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Cash Flow Ratios - Measuring The Flow

In many cases, cash flow ratios signify a more accurate measurement of a stock’s value than the price to earnings ratio, P/E. A company’s ability to generate cash flow is one of the most important indicators of its health. Although much is said and written about P/E, it is not able to give you an accurate representation of a company and its efforts to generate cash flow. Because cash flow ratios examine the flow of money into a company, it can help to identify struggling companies and in turn, struggling stocks.

Price to earnings is perceived as being a very important ratio. When a company’s P/E is very high or low, it usually makes a splash on the financial pages. Understand one thing; the price to earnings ratio is a valuable metric and can help a successful investor with his or her stock technical analysis, but it is only one technical analysis tool and should be considered as such. While the same can be said for each of the cash flow ratios, these give insight into the money coming in and going out of a company. A company can demonstrate earnings, but if more money is pouring out of a company than pouring in, there will be fiscal problems in the future.

Since we have identified the importance of cash flow ratios, how do we calculate them? The two cash flow ratios that we will examine are price to cash flow ratio and free cash flow ratio. Each of these technical analysis tools looks at the flow of money in a different perspective, but both are indicators of whether a companies stock is over or under-valued.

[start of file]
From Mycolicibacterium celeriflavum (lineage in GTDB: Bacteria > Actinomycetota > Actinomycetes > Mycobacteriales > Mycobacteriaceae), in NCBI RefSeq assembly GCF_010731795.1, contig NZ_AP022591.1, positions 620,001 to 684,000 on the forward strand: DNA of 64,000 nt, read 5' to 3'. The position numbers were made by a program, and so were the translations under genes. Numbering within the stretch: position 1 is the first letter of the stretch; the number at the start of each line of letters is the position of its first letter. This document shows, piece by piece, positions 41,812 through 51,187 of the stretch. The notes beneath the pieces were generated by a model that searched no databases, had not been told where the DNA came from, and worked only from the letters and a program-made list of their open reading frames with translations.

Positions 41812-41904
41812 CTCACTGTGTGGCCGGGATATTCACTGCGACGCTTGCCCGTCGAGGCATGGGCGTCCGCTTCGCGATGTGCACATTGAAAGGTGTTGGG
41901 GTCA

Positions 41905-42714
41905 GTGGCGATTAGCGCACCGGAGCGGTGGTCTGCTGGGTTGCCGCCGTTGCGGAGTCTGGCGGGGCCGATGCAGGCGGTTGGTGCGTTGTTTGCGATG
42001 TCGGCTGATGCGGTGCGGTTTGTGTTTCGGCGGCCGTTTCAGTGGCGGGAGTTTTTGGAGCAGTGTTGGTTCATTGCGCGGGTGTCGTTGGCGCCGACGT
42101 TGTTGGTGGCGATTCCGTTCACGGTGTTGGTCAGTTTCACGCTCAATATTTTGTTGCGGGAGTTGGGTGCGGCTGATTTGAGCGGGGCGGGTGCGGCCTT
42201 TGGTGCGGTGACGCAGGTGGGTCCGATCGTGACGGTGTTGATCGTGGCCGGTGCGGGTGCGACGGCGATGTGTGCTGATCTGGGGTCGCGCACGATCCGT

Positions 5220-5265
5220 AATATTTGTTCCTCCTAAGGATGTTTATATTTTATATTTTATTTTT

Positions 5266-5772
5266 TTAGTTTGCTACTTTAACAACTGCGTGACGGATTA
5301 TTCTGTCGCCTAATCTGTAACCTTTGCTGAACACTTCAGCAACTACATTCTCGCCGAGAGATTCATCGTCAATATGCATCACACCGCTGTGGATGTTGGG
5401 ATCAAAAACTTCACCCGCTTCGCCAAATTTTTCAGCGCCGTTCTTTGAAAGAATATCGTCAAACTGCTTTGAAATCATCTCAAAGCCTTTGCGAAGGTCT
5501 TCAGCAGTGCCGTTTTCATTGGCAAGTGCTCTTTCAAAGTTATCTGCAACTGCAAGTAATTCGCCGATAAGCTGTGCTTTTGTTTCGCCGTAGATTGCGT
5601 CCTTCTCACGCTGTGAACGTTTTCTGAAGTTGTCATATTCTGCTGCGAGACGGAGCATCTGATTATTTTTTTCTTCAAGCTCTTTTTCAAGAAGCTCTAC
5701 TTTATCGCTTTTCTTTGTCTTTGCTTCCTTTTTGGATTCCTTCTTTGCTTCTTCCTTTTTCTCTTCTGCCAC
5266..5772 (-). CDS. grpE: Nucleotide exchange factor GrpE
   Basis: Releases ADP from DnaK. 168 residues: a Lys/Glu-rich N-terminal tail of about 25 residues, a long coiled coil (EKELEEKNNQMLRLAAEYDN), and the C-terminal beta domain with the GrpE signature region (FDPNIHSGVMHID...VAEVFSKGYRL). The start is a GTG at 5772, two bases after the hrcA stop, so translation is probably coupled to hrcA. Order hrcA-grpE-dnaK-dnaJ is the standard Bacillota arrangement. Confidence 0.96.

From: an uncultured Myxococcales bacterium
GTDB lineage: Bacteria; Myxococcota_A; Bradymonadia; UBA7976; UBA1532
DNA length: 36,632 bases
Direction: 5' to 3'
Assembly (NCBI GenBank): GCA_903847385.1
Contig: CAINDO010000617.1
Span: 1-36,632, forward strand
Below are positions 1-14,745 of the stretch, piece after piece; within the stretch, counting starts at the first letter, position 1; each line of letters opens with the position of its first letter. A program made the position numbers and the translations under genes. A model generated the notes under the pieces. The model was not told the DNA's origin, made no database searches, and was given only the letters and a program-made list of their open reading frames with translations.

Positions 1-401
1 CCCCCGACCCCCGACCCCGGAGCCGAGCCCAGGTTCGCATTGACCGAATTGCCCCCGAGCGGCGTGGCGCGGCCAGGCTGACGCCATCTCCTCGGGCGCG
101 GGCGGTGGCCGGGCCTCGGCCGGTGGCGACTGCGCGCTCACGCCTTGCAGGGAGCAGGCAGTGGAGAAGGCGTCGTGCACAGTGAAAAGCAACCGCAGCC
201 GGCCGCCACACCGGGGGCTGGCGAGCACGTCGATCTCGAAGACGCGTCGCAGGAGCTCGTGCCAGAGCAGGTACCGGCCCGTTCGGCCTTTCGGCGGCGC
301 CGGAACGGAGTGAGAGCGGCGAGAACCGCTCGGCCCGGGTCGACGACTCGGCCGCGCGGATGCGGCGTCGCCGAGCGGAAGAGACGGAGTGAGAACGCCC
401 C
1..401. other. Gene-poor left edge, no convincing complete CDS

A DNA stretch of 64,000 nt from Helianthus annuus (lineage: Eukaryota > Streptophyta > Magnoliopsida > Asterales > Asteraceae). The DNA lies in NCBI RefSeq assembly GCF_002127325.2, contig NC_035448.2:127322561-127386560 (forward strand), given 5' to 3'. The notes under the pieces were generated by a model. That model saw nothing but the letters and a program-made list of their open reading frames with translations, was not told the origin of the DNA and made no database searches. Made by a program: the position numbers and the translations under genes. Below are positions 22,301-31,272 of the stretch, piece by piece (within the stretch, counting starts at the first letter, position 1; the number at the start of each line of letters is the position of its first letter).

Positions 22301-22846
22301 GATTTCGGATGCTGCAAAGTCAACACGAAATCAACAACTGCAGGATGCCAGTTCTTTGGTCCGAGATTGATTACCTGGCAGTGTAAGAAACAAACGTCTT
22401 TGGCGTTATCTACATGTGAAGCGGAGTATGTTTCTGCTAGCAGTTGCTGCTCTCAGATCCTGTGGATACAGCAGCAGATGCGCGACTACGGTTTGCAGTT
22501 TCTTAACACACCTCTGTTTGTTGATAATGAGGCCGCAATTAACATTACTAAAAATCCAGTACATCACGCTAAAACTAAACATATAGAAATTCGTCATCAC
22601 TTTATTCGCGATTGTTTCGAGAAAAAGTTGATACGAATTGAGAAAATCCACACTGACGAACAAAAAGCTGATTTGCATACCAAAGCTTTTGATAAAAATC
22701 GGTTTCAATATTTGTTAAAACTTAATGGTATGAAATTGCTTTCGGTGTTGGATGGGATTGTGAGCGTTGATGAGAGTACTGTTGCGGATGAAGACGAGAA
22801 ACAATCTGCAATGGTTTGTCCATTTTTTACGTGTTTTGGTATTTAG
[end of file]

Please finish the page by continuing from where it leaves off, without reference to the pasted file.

Price to Cash Flow Ratio
The price to cash flow ratio is determined by dividing the stock’s price by cash flow per share. The reason many prefer this measurement is because cash flow is used instead of net income (found when computing earnings per share). Cash flow is calculated by taking the company’s net income and adding back the depreciation and amortization charges. The cash flow is then divided by the number of shares and the result should be a positive number. A negative number indicates that the company is burning cash and buying shares of such companies could result in many investing mistakes.

Free Cash Flow Ratio
Free cash flow ratio is a refinement of cash flow that goes a step further and adds one-time expenses capital expenses, dividend payments, and other non-occurring charges back to cash flow. The result is how much cash the company generated in the trailing twelve months. It is possible to divide the free cash flow by the current price per share and the result describes the value the market places on the company’s ability to generate cash. Such analysis allows the wise investor to make a more accurate evaluation of a company and successfully accomplish value stock investing.

Conclusion
Like the P/E ratio, both of these Cash Flow ratios suggest where the market values a company. Lower numbers relative to its industry and sector, suggests the market has undervalued the stock. Higher numbers than its industry and sector may mean the market has overvalued the stock. Thankfully for the mathematically challenged, you don’t have to do all of these calculations. Many sites on the Web include these numbers for your review. Like all ratios, they don’t tell the whole story. Be sure you look at other metrics to verify relative value. However, these Cash Flow ratios can give you significant clues to how the market values a stock.

 

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